Jump to ContentJump to Main Navigation
Conflict, Conquest, and ConversionTwo Thousand Years of Christian Missions in the Middle East$
Users without a subscription are not able to see the full content.

Reeva Spector Simon and Eleanor Tejirian

Print publication date: 2014

Print ISBN-13: 9780231138659

Published to Columbia Scholarship Online: November 2015

DOI: 10.7312/columbia/9780231138659.001.0001

Show Summary Details
Page of

PRINTED FROM COLUMBIA SCHOLARSHIP ONLINE (www.columbia.universitypressscholarship.com). (c) Copyright University of Minnesota Press, 2021. All Rights Reserved. An individual user may print out a PDF of a single chapter of a monograph in CUPSO for personal use.date: 25 September 2021

Setting the Agenda

Setting the Agenda

From Conversion to Witness—and Back

Chapter:
(p.187) Nine Setting the Agenda
Source:
Conflict, Conquest, and Conversion
Author(s):

Eleanor H. Tejirian

Reeva Spector Simon

Publisher:
Columbia University Press
DOI:10.7312/columbia/9780231138659.003.0009

This chapter considers missionary movement after World War I. Missionary activity during the interwar period and beyond was notable for the founding of institutions of higher education and medical facilities, which were more acceptable to the new nationalist governments than were primary and secondary schools. By 1939, the mainline churches that formed the backbone of the Protestant foreign missionary enterprise since the early nineteenth century were retreating from the field, concentrating instead on supporting indigenous Eastern churches and local Protestant churches that had been formed under their patronage. The withdrawal of the European powers and the protection they had afforded the missionaries also contributed to the eroding of the Western missions. By the 1950s, the Middle East was increasingly regarded as “the Muslim world,” and religious pluralism was less and less acceptable to the region's governments.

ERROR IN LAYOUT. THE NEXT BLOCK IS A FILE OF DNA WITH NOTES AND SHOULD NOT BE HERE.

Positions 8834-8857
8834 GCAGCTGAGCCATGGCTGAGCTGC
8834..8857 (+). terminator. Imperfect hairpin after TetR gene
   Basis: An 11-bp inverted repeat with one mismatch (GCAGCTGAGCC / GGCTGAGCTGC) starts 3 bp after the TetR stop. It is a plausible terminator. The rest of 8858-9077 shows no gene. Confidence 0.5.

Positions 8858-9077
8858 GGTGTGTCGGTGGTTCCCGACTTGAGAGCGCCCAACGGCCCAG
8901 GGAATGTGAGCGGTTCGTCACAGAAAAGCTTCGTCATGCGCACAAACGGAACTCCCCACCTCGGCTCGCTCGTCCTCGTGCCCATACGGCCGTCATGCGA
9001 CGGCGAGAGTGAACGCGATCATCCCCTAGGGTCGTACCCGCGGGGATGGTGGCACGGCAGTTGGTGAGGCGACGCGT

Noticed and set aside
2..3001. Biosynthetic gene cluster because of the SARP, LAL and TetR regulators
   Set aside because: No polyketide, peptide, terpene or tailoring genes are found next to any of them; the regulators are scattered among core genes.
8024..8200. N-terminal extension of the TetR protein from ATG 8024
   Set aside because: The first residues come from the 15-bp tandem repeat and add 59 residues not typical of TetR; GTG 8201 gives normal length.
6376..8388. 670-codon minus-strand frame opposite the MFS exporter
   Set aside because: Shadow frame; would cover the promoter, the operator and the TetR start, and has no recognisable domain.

Keywords:   World War I, missionary movement, missionaries, Middle East, higher education, nationalist government, Muslim world, religious pluralism

Columbia Scholarship Online requires a subscription or purchase to access the full text of books within the service. Public users can however freely search the site and view the abstracts and keywords for each book and chapter.

Please, subscribe or login to access full text content.

If you think you should have access to this title, please contact your librarian.

To troubleshoot, please check our FAQs, and if you can't find the answer there, please contact us .